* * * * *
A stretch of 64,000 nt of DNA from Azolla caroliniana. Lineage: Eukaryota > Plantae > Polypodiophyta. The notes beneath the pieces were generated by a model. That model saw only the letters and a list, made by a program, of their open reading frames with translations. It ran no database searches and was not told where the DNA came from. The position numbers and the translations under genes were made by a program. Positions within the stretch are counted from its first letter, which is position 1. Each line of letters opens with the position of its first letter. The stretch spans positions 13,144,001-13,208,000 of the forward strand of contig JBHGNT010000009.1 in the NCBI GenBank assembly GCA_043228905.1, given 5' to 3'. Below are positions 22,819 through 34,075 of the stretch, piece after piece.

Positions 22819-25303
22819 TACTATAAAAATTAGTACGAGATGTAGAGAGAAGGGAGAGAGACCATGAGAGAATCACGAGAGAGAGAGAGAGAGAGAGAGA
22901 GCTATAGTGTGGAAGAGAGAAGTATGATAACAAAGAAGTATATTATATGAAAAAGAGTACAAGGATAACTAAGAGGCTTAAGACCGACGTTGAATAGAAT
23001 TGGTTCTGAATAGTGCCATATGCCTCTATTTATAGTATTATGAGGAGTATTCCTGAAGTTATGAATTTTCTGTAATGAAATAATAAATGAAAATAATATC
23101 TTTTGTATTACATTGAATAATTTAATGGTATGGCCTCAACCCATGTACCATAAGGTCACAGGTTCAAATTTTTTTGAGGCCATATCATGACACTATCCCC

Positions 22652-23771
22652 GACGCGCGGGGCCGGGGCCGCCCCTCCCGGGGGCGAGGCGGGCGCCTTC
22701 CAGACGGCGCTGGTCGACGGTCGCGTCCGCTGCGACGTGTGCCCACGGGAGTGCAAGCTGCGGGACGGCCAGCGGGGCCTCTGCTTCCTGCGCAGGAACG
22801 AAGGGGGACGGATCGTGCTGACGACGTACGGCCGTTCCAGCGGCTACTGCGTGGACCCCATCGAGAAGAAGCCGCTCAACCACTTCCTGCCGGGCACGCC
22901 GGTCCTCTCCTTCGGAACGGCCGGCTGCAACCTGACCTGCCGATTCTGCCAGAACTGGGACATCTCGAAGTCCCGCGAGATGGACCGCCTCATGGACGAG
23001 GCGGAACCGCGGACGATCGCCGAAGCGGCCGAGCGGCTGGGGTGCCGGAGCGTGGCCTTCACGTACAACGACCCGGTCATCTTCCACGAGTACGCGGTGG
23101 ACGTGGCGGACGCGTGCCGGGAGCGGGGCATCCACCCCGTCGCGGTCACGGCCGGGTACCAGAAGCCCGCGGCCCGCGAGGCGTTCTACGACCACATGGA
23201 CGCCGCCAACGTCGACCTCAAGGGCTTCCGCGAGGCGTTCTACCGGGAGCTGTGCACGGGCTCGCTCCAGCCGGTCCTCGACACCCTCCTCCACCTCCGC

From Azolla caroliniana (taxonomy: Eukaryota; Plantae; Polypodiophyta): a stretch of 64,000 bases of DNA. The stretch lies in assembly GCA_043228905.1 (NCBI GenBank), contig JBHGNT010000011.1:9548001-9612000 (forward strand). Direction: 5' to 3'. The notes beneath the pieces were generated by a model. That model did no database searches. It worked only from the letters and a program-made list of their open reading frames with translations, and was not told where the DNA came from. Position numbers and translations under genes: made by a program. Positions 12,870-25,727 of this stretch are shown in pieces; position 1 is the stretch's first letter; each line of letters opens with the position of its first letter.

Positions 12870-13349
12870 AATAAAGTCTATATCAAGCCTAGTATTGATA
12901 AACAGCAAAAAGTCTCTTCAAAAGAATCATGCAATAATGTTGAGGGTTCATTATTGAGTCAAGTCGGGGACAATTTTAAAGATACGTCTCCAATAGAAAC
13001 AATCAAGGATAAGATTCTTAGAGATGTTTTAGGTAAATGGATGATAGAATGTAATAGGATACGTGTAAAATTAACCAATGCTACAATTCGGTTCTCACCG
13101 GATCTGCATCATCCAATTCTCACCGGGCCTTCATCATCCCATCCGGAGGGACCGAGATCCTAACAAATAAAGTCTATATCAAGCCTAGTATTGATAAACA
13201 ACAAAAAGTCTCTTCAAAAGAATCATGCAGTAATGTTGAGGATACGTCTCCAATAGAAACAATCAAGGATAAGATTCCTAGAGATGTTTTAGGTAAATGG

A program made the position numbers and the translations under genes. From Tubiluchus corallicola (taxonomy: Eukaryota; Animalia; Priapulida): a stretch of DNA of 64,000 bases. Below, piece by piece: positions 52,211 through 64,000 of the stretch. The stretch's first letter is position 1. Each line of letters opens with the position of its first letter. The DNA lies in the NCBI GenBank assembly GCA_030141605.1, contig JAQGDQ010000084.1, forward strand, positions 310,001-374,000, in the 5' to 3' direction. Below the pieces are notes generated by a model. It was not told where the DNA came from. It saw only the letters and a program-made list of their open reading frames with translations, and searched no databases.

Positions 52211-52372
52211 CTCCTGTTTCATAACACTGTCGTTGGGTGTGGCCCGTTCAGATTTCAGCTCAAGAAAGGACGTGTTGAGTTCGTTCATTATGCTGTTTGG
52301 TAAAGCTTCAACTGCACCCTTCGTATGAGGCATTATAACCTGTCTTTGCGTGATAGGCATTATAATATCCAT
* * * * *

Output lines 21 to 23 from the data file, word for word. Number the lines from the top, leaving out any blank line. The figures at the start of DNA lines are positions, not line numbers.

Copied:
13201 ACAAAAAGTCTCTTCAAAAGAATCATGCAGTAATGTTGAGGATACGTCTCCAATAGAAACAATCAAGGATAAGATTCCTAGAGATGTTTTAGGTAAATGG

A program made the position numbers and the translations under genes. From Tubiluchus corallicola (taxonomy: Eukaryota; Animalia; Priapulida): a stretch of DNA of 64,000 bases. Below, piece by piece: positions 52,211 through 64,000 of the stretch. The stretch's first letter is position 1. Each line of letters opens with the position of its first letter. The DNA lies in the NCBI GenBank assembly GCA_030141605.1, contig JAQGDQ010000084.1, forward strand, positions 310,001-374,000, in the 5' to 3' direction. Below the pieces are notes generated by a model. It was not told where the DNA came from. It saw only the letters and a program-made list of their open reading frames with translations, and searched no databases.

Positions 52211-52372